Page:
phase encoding translationally for m3 number of times;
phase encoding rotationally once by keeping a, n, b, r, and c constant and varying d for every m3 number of times of translational phase encoding; and
phase encoding rotationally for m4 number of times; and
output an image of the object generated from the datasets.
US10613580 2003-07-02 2003-07-02 Systems and methods for phase encode placement Active 2026-10-17 US7603156B2 (en)

Priority Applications (1)

Application Number Priority Date Filing Date Title
US10613580 US7603156B2 (en) 2003-07-02 2003-07-02 Systems and methods for phase encode placement

Applications Claiming Priority (4)

Application Number Priority Date Filing Date Title
US10613580 US7603156B2 (en) 2003-07-02 2003-07-02 Systems and methods for phase encode placement
JP2004194083A JP2005021691A (en) 2003-07-02 2004-06-30 System and method for phase encode placement
NL1026544A NL1026544C2 (en) 2003-07-02 2004-07-01 Systems and methods for phase encoding placement
US12576917 US8326399B2 (en) 2003-07-02 2009-10-09 Systems and methods for phase encode placement

Related Child Applications (1)

Application Number Title Priority Date Filing Date
US12576917 Continuation US8326399B2 (en) 2003-07-02 2009-10-09 Systems and methods for phase encode placement

Publications (2)

Publication Number Publication Date
US20050004448A1 true US20050004448A1 (en) 2005-01-06
US7603156B2 true US7603156B2 (en) 2009-10-13

Family

ID=33552723

Family Applications (2)

Application Number Title Priority Date Filing Date
US10613580 Active 2026-10-17 US7603156B2 (en) 2003-07-02 2003-07-02 Systems and methods for phase encode placement
US12576917 Active 2023-10-22 US8326399B2 (en) 2003-07-02 2009-10-09 Systems and methods for phase encode placement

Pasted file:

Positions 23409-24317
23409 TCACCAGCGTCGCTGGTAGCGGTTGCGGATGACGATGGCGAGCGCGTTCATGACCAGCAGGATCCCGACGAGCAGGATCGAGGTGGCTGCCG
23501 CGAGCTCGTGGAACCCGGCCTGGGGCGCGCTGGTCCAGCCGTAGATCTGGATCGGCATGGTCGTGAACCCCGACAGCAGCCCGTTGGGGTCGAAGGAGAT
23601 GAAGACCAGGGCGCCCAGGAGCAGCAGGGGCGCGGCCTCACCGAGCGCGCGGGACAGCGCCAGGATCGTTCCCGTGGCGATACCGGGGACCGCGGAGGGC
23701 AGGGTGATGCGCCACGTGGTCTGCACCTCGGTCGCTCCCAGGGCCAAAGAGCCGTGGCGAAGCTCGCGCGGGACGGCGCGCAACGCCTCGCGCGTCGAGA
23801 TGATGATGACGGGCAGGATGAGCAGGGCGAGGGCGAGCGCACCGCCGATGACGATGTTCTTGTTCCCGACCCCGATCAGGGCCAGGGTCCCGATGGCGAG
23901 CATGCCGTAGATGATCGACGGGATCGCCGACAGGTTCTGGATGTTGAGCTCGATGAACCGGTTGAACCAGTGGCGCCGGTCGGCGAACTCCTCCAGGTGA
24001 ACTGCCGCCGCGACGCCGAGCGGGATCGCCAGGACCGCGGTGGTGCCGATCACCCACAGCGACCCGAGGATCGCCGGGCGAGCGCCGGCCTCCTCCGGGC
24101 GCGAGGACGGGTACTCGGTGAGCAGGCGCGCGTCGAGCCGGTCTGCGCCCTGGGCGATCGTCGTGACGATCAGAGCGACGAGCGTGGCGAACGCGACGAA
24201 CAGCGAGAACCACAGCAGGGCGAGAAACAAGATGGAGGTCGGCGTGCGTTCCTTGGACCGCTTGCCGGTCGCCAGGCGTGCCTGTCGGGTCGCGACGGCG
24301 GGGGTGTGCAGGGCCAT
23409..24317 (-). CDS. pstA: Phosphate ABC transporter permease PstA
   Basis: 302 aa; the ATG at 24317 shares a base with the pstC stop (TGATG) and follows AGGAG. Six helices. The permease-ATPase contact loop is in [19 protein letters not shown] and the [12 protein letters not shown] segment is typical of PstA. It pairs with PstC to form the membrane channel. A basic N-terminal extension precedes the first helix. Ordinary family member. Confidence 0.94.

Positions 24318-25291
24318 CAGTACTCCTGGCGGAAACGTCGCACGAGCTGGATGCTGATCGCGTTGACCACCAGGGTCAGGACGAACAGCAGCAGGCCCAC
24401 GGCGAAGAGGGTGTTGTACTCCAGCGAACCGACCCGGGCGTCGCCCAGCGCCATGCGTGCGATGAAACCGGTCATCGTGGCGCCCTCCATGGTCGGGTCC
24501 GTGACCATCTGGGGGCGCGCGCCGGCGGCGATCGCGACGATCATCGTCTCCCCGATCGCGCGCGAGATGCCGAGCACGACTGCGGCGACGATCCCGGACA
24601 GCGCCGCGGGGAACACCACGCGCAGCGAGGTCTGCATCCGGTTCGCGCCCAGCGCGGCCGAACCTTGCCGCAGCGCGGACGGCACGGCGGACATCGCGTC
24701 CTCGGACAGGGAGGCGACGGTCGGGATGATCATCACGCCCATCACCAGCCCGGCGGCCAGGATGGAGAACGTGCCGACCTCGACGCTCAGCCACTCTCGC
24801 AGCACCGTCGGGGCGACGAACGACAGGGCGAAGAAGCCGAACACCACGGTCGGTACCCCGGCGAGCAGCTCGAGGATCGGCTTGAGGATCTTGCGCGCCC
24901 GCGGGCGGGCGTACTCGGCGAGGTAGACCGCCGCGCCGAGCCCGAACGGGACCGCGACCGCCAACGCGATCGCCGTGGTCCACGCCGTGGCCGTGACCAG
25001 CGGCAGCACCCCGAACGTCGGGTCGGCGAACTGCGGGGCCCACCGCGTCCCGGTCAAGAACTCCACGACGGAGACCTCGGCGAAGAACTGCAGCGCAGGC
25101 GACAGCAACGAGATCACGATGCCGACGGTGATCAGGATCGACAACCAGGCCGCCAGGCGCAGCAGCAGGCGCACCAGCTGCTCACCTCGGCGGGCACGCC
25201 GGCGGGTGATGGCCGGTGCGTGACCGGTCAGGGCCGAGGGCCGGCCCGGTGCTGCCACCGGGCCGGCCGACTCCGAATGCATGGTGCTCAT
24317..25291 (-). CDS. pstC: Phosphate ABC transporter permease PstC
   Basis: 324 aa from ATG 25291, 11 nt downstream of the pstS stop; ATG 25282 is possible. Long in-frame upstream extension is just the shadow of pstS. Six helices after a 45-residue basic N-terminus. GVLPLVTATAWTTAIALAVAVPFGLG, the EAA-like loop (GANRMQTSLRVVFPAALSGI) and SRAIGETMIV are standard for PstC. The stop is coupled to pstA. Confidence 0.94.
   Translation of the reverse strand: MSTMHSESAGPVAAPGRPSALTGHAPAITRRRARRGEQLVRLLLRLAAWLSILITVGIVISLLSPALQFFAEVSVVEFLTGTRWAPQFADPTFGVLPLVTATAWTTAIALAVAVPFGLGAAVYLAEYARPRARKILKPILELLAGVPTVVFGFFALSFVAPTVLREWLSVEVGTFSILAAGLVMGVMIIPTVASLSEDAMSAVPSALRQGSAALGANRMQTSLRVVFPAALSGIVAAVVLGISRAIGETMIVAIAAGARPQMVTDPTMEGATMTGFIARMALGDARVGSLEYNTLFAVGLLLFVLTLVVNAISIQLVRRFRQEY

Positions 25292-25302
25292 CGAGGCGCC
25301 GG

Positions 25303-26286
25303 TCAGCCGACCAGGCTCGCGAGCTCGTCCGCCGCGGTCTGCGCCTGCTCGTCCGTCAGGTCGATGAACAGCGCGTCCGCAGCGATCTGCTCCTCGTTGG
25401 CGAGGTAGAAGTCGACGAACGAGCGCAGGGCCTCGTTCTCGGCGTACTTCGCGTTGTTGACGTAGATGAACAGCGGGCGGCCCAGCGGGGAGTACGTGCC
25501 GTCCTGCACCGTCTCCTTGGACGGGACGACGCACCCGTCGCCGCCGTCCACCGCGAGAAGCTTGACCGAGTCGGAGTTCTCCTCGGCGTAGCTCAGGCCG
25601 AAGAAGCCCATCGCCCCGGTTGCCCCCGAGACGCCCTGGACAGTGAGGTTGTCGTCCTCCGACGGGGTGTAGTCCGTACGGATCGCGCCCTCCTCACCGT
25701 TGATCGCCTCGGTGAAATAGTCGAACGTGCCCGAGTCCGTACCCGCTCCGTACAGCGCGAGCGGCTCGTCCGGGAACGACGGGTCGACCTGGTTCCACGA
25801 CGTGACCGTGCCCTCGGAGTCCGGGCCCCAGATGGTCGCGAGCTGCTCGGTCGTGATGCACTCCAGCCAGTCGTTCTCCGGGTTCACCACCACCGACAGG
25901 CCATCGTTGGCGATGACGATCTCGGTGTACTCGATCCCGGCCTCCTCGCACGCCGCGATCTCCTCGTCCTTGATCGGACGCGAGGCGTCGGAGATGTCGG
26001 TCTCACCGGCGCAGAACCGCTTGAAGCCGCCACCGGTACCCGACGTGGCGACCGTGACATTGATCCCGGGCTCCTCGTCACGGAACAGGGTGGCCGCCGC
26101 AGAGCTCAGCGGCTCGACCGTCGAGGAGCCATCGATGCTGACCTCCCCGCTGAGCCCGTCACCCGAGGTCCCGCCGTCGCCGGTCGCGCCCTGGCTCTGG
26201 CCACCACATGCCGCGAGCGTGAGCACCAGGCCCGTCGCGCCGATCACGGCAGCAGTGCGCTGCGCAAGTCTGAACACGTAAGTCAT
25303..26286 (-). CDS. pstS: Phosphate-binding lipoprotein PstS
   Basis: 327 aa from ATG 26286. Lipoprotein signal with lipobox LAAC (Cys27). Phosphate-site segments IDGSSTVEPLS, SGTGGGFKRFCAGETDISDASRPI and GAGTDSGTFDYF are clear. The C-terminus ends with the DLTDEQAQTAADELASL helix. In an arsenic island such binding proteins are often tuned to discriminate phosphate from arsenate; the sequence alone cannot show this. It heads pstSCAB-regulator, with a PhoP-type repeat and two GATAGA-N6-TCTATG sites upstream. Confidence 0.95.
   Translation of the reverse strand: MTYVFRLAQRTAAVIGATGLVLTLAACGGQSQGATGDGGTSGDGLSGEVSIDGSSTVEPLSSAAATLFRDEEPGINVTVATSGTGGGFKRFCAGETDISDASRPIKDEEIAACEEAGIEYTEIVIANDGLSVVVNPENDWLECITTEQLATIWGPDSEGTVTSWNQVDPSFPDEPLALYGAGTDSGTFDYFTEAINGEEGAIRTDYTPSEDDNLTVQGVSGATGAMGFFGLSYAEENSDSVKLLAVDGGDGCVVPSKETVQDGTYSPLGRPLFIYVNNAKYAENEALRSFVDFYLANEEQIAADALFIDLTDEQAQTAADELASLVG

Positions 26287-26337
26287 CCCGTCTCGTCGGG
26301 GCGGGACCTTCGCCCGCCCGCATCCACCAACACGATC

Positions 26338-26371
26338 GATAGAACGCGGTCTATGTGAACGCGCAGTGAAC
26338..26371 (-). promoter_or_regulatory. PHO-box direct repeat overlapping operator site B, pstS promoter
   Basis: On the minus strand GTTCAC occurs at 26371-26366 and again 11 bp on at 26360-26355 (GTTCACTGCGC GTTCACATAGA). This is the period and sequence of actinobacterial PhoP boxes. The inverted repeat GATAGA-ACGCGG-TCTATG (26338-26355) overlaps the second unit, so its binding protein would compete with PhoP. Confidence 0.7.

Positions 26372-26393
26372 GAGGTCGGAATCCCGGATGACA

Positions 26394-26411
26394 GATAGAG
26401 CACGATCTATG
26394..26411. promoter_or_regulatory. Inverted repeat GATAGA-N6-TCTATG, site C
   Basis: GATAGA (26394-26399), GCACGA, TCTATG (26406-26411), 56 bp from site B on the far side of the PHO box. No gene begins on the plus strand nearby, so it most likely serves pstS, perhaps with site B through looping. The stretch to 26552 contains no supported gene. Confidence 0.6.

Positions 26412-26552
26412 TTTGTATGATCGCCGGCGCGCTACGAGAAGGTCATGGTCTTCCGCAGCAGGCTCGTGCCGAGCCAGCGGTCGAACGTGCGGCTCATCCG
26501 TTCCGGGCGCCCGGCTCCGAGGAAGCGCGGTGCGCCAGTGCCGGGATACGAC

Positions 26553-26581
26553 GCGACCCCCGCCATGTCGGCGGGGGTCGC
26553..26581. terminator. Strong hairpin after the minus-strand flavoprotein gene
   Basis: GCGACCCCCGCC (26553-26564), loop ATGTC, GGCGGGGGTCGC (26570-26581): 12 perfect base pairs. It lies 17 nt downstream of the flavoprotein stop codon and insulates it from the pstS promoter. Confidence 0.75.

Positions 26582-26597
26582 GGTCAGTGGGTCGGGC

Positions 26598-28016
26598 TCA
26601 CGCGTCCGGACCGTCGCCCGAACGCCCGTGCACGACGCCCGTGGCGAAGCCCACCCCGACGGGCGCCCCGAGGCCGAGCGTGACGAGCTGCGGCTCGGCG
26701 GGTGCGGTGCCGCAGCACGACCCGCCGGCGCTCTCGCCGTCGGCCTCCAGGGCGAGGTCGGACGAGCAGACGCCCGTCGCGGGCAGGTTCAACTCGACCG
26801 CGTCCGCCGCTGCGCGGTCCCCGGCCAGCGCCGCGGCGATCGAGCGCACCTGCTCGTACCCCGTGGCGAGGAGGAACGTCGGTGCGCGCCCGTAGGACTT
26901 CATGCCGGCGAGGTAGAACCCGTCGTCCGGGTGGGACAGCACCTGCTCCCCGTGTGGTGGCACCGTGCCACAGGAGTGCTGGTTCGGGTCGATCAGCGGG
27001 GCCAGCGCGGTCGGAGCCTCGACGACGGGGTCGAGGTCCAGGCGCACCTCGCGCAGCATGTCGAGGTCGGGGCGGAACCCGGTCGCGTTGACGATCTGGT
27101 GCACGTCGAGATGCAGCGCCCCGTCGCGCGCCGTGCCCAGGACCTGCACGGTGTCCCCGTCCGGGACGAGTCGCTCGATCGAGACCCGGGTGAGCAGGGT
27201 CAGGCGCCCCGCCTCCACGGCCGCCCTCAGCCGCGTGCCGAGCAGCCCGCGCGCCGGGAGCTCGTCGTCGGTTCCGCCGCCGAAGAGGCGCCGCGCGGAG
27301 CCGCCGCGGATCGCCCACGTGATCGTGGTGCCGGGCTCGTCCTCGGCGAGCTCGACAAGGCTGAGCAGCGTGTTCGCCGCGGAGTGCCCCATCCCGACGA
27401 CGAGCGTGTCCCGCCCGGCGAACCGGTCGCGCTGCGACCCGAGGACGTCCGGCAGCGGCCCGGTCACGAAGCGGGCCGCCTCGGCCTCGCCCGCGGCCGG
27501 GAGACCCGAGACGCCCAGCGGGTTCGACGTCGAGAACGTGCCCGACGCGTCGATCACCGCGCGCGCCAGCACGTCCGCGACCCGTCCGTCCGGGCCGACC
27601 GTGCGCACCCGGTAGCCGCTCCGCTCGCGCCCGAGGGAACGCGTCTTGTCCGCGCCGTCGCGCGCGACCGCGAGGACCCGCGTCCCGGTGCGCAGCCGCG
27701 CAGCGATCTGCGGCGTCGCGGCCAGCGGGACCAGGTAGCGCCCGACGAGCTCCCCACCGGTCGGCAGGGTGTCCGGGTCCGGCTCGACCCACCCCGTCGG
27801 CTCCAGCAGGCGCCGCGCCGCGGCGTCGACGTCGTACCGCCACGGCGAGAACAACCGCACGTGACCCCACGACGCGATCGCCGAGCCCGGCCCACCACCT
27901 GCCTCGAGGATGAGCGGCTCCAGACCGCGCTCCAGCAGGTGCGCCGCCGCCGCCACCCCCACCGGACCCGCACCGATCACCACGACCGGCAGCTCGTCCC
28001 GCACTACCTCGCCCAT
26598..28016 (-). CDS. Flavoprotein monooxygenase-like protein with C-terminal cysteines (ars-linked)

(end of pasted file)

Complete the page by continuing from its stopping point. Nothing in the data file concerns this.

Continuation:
Family Applications After (1)

Application Number Title Priority Date Filing Date
US12576917 Active 2023-10-22 US8326399B2 (en) 2003-07-02 2009-10-09 Systems and methods for phase encode placement

Country Status (3)

Country Link
US (2) US7603156B2 (en)
JP (1) JP2005021691A (en)
NL (1) NL1026544C2 (en)

Cited By (1)

* Cited by examiner, † Cited by third party
Publication number Priority date Publication date Assignee Title
US20150177353A1 (en) * 2011-04-22 2015-06-25 The General Hospital Corporation Method for Magnetic Resonance Imaging with Controlled Aliasing

Families Citing this family (7)

* Cited by examiner, † Cited by third party
Publication number Priority date Publication date Assignee Title
JP5159099B2 (en) * 2006-12-04 2013-03-06 株式会社東芝 Magnetic resonance imaging apparatus
US9140771B2 (en) * 2011-02-25 2015-09-22 Northwestern University Imaging-based diagnostic apparatus and methods for quantifying cerebral vascular reserve
US9702953B1 (en) * 2012-08-10 2017-07-11 University Of New Brunswick Method of sampling in pure phase encode magnetic resonance imaging
US9075846B2 (en) * 2012-12-12 2015-07-07 King Fahd University Of Petroleum And Minerals Method for retrieval of arabic historical manuscripts
JPWO2014185323A1 (en) * 2013-05-17 2017-02-23 株式会社日立製作所 Magnetic resonance imaging apparatus and a magnetic resonance imaging method
DE102013214867B4 (en) * 2013-07-30 2015-02-12 Siemens Aktiengesellschaft Determining a magnetic drive sequence with concentric circular Sendetrajektorien
US20170030989A1 (en) * 2014-04-23 2017-02-02 The General Hospital Corporation Body-CoilL-Constrained Reconstruction of Undersampled Magnetic Resonance Imaging Data

Citations (37)

* Cited by examiner, † Cited by third party
Publication number Priority date Publication date Assignee Title
US4710717A (en) 1986-12-29 1987-12-01 General Electric Company Method for fast scan cine NMR imaging
US4727325A (en) * 1985-10-16 1988-02-23 Hitachi, Ltd. NMR imaging method
US5122747A (en) 1990-11-21 1992-06-16 Mayo Foundation For Medical Education And Research Spiral three-dimensional fourier transform NMR scan
US5245282A (en) 1991-06-28 1993-09-14 University Of Virginia Alumni Patents Foundation Three-dimensional magnetic resonance imaging
EP0627633A1 (en) 1993-05-18 1994-12-07 Philips Electronics N.V. Method and apparatus for magnetic resonance imaging
US5377680A (en) 1993-08-04 1995-01-03 General Electric Company MRI cardiac image produced by temporal data sharing
US5500593A (en) * 1994-11-23 1996-03-19 Picker International, Inc. Phase rotated spoiling for spatial and spectral saturation techniques
US5532595A (en) * 1994-04-18 1996-07-02 Picker International, Inc. Three-dimensional spiral echo volume imaging
US5722409A (en) * 1993-03-12 1998-03-03 Kabushiki Kaisha Toshiba Nuclear magnetic resonance imaging with protection against artifacts